Las Vegas will host its first Super Bowl today when the Chiefs and 49ers kick off this afternoon.
But the action isn’t all at Allegiant Stadium. Follow our live blog for all of the news and festivities happening around the city as the world focuses on Las Vegas.
Hefty parking prices
With no on-site parking at Allegiant Stadium for Sunday’s Super Bowl, fans who drive to the big game will pay hefty prices to park nearby.
Parking garage event prices at MGM Resorts properties, which kick in 4 hours before kickoff, will run fans $75 at the Luxor and $100 at Mandalay Bay.
The two resorts flank Hacienda Avenue, where the bridge over Interstate 15 will serve as the main fan entrance to the Super Bowl.
The U.S. Department of Homeland Security has classified Super Bowl 58 as a Special Event Assessment Rating Level 1 event, which means it qualifies it for extensive federal support.
More than 350 DHS personnel are involved in dedicated security operations in and around the Las Vegas area and more than 60 Transportation Security Administration explosive detection canines and their handlers are in town to assist with security operations at key venues throughout Las Vegas as well as at Harry Reid International Airport. These working canines are specially trained to detect explosives and explosive components.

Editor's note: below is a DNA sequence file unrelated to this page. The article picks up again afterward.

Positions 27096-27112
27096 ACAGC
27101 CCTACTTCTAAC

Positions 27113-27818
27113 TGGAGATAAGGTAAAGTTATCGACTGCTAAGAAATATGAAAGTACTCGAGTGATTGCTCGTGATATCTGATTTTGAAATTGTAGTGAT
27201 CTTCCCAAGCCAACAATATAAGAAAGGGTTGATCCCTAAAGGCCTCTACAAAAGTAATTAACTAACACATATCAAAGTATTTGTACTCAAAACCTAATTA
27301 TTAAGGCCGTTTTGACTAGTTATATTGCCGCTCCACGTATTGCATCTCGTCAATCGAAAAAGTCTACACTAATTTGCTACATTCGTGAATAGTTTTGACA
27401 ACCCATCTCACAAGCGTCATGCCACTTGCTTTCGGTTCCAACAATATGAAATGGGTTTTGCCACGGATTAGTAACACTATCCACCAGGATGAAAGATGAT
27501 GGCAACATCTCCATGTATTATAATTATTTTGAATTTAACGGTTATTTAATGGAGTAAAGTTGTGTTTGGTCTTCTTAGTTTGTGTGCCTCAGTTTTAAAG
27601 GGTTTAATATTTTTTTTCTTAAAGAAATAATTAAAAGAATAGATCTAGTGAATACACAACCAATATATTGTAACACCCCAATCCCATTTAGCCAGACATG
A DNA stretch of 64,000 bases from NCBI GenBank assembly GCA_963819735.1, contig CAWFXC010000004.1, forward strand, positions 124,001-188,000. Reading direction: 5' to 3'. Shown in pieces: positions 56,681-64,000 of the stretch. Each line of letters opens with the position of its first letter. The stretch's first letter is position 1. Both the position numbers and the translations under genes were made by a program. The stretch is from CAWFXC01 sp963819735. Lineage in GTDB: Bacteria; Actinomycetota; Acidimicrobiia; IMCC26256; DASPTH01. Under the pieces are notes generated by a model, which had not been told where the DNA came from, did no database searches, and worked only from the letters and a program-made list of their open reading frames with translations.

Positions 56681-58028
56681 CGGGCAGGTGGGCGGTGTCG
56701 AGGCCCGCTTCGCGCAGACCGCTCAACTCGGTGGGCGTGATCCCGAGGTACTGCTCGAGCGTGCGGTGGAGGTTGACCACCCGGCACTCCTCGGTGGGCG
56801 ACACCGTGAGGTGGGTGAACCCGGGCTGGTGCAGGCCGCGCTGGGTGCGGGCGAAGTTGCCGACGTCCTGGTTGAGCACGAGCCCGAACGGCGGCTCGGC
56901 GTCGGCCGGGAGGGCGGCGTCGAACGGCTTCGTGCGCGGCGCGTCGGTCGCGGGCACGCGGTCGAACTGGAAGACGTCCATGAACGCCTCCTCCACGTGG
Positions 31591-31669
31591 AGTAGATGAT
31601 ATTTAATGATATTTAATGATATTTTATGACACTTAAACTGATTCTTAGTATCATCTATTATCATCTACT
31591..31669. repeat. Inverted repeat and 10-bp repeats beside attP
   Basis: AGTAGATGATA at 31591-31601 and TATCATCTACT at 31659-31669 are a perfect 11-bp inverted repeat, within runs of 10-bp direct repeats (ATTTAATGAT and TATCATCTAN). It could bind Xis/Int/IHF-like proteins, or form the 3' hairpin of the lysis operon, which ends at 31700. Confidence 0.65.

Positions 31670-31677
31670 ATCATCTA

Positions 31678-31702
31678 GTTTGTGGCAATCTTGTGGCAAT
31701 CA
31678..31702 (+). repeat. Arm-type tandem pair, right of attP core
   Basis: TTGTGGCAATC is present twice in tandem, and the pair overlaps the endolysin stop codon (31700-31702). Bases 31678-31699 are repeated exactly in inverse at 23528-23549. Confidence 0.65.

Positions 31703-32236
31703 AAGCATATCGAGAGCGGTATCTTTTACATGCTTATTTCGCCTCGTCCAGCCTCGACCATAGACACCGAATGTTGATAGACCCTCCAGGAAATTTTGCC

Projections are also showing that more than 118,000 passengers returning home will flow through TSA checkpoints at Reid Airport Monday. Tuesday will continue to be busy with more than 85,000 departing passengers and crew expected through the security checkpoints.
All lanes are planned to be open at Terminal 1’s A/B, C Annex and C/D checkpoints and, at Terminal 3’s upper and lower checkpoints.
In addition, TSA will operate the Terminal 3 lower checkpoint on Sunday and Monday from 5 a.m. to midnight. On Tuesday, that checkpoint will be open from 5 a.m. to 10 p.m.
Agents have been briefed to know which sections of the airport will be busiest when, based on the number of flights departing by gate and will be ready to everybody out to their respective destinations.
– Richard N. Velotta